For Immediate Release, April 29, 2016
Justin Augustine, (503) 910-9214 or firstname.lastname@example.org
Forest Service Approves Habitat Destruction in Sierra Nevada Roadless Area
Decision Allows Post-fire Logging in Habitat Occupied by Rare West Coast Fishers
FRESNO, Calif.— The U.S. Forest Service this week issued a decision approving more than 1,000 acres of post-fire logging in a roadless area in the Sierra National Forest that U.S. Forest Service surveys, conducted post-fire, show to be occupied by rare West Coast fishers (Pekania pennanti).
|Photo courtesy Washington Department of Fish and Wildlife. This photo is available for media use.
The Forest Service’s decision to log the area comes just weeks after the U.S. Fish and Wildlife Service denied protections to West Coast fisher populations under the Endangered Species Act. Instead of listing the species, the Fish and Wildlife Service bowed to pressure from the timber industry and withdrew its 2014 proposal — a proposal that had recommended protecting fishers on the basis of overwhelming scientific evidence showing threats to their survival from logging, toxic chemicals used by illegal marijuana growers and other factors such as climate change. The Forest Service’s action to approve logging in fisher habitat further demonstrates why fishers need Endangered Species Act protection to recover in the Sierra.
“It’s appalling to see the Forest Service allowing important wildlife habitat to be destroyed, especially in a roadless area,” said Justin Augustine, an attorney with the Center for Biological Diversity. “Roadless areas represent some of the last, best places for wildlife like fishers to survive. The Forest Service needs to be protecting these places, not logging them.”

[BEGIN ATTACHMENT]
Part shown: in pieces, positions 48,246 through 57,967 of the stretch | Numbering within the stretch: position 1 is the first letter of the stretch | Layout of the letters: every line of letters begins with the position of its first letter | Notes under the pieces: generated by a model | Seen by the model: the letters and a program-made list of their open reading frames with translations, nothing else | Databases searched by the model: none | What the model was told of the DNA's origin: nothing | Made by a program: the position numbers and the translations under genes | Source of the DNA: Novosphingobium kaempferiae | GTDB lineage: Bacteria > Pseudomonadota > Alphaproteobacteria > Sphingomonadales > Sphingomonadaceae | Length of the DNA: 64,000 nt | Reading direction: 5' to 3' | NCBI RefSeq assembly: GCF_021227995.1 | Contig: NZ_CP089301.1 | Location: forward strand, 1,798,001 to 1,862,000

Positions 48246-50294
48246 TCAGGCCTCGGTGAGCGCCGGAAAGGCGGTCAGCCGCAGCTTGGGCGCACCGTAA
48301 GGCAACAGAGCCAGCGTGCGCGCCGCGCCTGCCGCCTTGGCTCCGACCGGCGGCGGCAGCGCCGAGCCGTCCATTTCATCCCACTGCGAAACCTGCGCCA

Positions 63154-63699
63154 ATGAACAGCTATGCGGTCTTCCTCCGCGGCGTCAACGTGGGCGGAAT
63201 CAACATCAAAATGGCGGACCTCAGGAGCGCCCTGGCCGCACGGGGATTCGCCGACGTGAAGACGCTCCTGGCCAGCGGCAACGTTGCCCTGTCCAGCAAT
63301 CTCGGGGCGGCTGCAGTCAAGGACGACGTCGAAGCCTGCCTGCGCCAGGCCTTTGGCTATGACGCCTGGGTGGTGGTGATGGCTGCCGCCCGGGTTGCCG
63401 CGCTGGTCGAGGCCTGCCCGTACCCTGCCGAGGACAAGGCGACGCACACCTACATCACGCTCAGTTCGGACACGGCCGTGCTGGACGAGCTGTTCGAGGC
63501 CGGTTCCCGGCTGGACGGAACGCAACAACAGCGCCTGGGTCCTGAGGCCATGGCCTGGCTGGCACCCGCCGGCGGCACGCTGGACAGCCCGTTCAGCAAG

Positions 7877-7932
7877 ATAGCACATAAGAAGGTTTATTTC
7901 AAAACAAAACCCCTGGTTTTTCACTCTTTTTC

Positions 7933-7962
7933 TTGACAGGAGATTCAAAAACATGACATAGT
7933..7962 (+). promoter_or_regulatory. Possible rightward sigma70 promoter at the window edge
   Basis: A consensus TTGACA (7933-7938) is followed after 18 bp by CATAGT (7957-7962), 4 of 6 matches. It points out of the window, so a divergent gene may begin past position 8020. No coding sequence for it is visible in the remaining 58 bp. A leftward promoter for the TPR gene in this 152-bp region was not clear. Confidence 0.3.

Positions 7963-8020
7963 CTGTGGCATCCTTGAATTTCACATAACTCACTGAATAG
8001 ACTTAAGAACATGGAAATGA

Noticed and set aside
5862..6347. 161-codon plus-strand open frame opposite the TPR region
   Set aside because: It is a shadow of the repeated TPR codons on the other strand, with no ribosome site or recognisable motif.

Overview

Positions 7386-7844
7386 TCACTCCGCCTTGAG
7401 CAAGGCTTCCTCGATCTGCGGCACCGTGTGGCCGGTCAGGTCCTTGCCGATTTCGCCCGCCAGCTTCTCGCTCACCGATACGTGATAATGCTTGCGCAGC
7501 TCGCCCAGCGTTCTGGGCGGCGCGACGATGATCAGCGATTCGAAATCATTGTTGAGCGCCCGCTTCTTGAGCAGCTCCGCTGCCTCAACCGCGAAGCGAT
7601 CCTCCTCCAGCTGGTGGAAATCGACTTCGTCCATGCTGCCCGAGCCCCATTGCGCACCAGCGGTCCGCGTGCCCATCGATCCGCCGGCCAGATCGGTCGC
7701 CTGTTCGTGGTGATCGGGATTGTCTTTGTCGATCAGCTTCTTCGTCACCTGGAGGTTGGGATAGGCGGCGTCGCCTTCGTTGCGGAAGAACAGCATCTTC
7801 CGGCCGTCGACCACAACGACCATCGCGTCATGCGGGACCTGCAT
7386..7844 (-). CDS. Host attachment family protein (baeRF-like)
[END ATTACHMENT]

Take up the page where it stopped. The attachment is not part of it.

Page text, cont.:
Late last year a court found the Forest Service in violation of the National Environmental Policy Act for failing to properly address the impacts of logging in roadless areas within the footprint of the 2014 French fire. The court sent the Forest Service back to the drawing board, but the Service has now issued yet another decision authorizing the same logging it had illegally approved. The Center will head back to court to ask that the existing prohibition against logging remains in place, especially given the presence of West Coast fishers.
Fishers are cat-like, medium-sized members of the weasel family with slender, brown bodies and long, bushy tails. They once roamed from British Columbia to the southern Sierra in California, but due to intense logging and trapping pressure, today only two naturally occurring populations survive — there are about 300 fishers in the southern Sierra Nevada, including Sierra National Forest, and a population of 250 to a few thousand fishers in southern Oregon and Northern California. In the Sierra fishers are found in mature, dense conifer forest, as well as in burned forest such as that created by the French fire. Post-fire logging, however, removes the vast majority of the trees and prevents the natural regeneration of trees, shrubs or other vegetation, thus rendering the area unsuitable for wildlife.
“This logging project will destroy the very complex forest ecosystems that fishers need to survive and ruin the roadless character of these beautiful public lands,” said Augustine. “The Forest Service should be maintaining the integrity of roadless areas and wildlife habitat, not logging them.”
The Center for Biological Diversity is a national, nonprofit conservation organization with more than 1 million members and online activists dedicated to the protection of endangered species and wild places.